You’ve drafted a detailed business plan, chosen a business model and know which funding options are available to finance your business. You are well on your way to starting a small business! However, before you launch, it’s critical that you structure your startup properly and understand what you need to do to validate your business.
This checklist may vary slightly depending on the needs of your business. But, in general, plan to take care of the following 10 items:
1. Incorporate as a business structure
Incorporation should be at the top of every new business checklist. Why? Incorporation puts a small business on the map. By incorporating, you can:
Gain limited liability protection that helps protect your personal assets and keeps them separate from professional assets
Maximize potential tax deductions (depending on the entity formation you choose)
Establish a professional identity quickly
Build credibility much faster
There are a wide range of business structures available. An example: A limited liability company (LLC), which provides flexibility to its members and the ability to elect an S Corporation or C Corporation as your tax entity. Or, you may decide to go into business with a partner, like a family member or friend, and form a partnership where both people are able to operate the business and report its profits and losses together as a team.
What can happen if a business doesn't incorporate? The most immediate issue the company faces will be a lack of liability protection. Without liability protection, the business is no longer separate from its owner. The owner assumes all responsibilities for the company’s actions, good or bad. An unincorporated business may also struggle to build credibility with consumers and build up business credit because it misses out on additional tax savings that come with incorporating a business.
2. File for trademark protection
Does your small business have a unique name, logo design, phrase or tagline associated with it? An important step in a new business checklist is to to file a trademark application to protect these assets. Federally registering trademarks allow small businesses to safeguard their intellectual property. Your trademark belongs to you and may not be used without your permission.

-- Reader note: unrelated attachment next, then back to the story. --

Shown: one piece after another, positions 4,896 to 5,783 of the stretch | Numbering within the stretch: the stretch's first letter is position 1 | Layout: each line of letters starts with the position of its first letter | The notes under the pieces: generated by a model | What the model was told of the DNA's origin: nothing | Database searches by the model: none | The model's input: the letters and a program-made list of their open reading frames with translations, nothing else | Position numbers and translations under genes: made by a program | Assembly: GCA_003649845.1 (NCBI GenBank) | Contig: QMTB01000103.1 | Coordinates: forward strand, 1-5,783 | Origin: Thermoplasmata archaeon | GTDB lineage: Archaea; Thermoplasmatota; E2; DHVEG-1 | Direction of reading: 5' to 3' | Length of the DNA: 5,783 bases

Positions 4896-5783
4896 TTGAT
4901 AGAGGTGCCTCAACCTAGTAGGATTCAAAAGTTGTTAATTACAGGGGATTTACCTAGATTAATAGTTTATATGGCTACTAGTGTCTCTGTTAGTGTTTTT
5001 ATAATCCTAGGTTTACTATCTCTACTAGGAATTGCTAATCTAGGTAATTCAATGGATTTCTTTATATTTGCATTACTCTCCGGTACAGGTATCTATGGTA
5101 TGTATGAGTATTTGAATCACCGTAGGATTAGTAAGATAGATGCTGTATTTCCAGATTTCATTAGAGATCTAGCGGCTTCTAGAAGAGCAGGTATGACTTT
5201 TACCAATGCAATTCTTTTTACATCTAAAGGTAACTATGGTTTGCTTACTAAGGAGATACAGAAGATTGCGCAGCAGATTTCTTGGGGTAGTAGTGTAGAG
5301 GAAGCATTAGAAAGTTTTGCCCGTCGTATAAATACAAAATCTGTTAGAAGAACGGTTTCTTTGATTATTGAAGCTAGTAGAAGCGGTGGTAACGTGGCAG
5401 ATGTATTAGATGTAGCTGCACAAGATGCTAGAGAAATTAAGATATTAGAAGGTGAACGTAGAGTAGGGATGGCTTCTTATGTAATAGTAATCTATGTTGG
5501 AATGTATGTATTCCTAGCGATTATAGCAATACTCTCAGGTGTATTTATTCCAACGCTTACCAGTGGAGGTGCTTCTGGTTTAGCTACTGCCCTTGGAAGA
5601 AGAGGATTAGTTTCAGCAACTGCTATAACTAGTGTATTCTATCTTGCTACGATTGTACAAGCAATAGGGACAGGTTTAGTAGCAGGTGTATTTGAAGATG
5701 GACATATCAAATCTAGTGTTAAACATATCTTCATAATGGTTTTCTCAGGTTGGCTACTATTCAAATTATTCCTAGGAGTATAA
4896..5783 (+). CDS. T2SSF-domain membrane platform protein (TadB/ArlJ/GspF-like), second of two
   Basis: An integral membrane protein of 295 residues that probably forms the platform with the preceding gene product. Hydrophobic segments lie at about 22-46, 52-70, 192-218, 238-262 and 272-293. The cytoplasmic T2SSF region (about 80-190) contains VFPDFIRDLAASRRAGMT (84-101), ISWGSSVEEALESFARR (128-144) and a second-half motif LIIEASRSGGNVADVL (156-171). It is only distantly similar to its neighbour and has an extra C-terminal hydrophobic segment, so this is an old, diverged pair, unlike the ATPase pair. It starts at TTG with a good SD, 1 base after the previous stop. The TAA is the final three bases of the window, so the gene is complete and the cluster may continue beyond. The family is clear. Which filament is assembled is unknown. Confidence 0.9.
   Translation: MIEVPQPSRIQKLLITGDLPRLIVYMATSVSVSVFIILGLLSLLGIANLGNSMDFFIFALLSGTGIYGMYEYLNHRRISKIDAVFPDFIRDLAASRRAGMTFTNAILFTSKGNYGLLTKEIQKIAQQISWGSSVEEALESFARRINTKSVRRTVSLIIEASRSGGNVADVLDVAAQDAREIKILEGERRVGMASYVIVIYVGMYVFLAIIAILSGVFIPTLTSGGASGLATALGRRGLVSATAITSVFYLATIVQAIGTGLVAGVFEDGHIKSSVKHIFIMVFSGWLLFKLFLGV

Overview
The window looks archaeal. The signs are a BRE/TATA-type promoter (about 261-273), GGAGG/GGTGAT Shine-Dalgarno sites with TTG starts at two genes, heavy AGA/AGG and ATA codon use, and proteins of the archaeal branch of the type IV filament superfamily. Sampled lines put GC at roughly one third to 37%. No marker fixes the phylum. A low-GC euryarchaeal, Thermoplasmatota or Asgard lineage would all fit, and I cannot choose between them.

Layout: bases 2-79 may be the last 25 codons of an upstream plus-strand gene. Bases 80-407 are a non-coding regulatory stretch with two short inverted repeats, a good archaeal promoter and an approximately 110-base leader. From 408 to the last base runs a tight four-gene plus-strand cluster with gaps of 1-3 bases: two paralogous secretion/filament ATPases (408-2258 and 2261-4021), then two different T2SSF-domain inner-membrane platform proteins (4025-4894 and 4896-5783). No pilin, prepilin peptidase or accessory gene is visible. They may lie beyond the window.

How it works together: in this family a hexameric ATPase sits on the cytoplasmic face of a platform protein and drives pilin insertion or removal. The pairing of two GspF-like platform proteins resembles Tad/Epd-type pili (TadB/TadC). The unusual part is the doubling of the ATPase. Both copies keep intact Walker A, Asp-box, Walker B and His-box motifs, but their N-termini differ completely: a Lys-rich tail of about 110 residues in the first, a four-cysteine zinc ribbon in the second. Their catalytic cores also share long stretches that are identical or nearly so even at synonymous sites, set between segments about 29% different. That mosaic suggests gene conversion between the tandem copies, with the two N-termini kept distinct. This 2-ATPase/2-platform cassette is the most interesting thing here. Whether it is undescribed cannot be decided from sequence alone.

3. Obtain business licenses
It’s critical that every small business applies for and obtains the necessary business licenses required to operate the business. However, the types of licenses you may apply for will vary depending on your business. Factors like your location and the industry you’re in will determine which business licenses you will need.
If you need extra help, consult with the professionals at MyCorporation. We’ll research all license requirements for you and provide you with the forms necessary to file for business licenses.
4. Apply for an EIN
Many entrepreneurs consider an employer identification number (EIN) to only be necessary when deciding to hire employees. However, applying for an EIN is beneficial to other aspects of running a business. You’ll also need an EIN to open a business bank account and establish business credit.
5. Get a registered agent
Once a business has been incorporated, it needs a registered agent (RA) to serve as the point of contact between the business and the state. Registered agents accept official documents on behalf of the business, organize said paperwork, and privately provide it to the business owner in a timely manner. This allows entrepreneurs to attend to confidential paperwork on their own time and remain in compliance with state law.